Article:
Saturday, July 31, 2010

Are you game enough? My very own Commonwealth Games advisory: Vol. I

Someone emailed me this picture as part of a chain mail.
Credit to whoever took it. Thanks!  
Countries are issuing advisories all the time...don't go here, you might get killed; don't go there, you might discover no one in your family cares enough to pay a ransom to get your little pinkie back; don't go anywhere, you paranoid bugger, they might worship cows but they WILL sell you for a buffalo; don't stay put, no one here likes you anyway, you burden on our recession-hit social security benefits, and so on...and on...

Now, by now everyone knows that the Commonwealth Games (CWG) are going to be a complete washout, what with a few people who think-like-me praying for that exact same outcome . Now I don't know if Mr. Aiyar really has the same reasons for thinking like me, since he studied in the same city I did -- under a similarly physical-activity obsessed bunch of Nazis who had probably been similarly tortured in their salad days, before moving on to torture children in countless boarding schools across the country -- but my perpetual prayer in those days was something along these lines, repeated like a mantra every time the dormitory gong sounded at precisely 5 am (those Nazi buggers!):

"Let it rain, please. I can't go for 5 am PT yet another day. Please Lord Indra, I will die if I have to run around in that field one more time, squelching those slow-moving snails under my pale-yellow-from-too-much-choona-polishing fleet shoes...Please, Indra-ji. I will not drink fizzy drinks for two whole weeks. Please...I will wash my socks every alternate day. Please...I will eat all my spooky, tastes-like-my-own-blood Ferradol iron supplement and not slip it to those over-fed athletes who will eat almost anything. Please...I will make my own topography sheets in Geog class. Please, Indra, my man...I will participate in more extra-curricular activities, and go beyond clicking my own pictures in the photography class, or lying to my half-deaf Sitar guruji. Please..."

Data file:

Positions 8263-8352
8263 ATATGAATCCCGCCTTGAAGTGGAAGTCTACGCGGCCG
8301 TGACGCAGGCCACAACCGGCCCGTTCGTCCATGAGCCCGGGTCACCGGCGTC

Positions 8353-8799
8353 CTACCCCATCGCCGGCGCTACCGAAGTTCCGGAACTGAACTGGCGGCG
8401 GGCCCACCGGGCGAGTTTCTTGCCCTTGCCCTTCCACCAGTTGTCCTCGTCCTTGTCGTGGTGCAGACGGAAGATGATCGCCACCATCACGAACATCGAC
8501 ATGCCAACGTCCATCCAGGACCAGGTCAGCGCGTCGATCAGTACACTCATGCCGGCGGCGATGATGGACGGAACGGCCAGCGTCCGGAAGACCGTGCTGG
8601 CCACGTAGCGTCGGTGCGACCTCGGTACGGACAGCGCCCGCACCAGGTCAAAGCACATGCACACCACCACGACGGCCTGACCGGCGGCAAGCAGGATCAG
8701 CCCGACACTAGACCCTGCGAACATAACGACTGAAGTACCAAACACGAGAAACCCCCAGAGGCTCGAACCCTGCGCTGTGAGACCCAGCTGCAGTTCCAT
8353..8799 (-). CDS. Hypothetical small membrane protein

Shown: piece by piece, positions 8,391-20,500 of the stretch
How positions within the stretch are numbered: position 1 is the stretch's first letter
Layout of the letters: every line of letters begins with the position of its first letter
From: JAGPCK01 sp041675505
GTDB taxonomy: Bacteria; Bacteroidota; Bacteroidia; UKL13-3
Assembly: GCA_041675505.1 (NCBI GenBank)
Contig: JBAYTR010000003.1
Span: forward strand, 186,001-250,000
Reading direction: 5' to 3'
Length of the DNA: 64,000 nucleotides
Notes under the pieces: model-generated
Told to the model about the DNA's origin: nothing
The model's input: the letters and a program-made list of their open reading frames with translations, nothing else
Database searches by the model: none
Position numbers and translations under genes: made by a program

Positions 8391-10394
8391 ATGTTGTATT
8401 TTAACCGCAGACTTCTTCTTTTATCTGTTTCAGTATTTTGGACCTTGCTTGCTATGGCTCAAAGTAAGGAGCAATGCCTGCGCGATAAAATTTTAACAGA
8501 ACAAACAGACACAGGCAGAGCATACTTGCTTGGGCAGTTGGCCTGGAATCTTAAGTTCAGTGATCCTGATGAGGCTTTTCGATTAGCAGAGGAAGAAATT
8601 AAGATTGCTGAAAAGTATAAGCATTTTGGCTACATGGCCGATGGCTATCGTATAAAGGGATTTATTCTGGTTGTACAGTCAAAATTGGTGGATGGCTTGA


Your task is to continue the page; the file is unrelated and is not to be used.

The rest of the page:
And so I prayed. Every single day. But there was some sort of evil force in that town. No matter how bad the deluge, it always, always stopped raining in time for PT at 5 in the dawn and games at 4 in the playground-cum-lawn every evening. Always. But I digress.

So, going back to the CWG, I would like to issue an advisory of my own, which, I feel, it is my public duty as an Aamir Khan-inspired Indian who must treat guests to her country -- like most five-star hotels do, even as they do their best to dodge inquiring looks from all the native brown people -- as demi-gods. Atithi Devo Bhava and some such. So here's my prayer for the unsuspecting foreign visitor -- the one nervously hanging on to that air ticket that's bound to land him or her in a soup at IGI's 'swanky' new Terminal 3, or that Games ticket to the stadia from hell.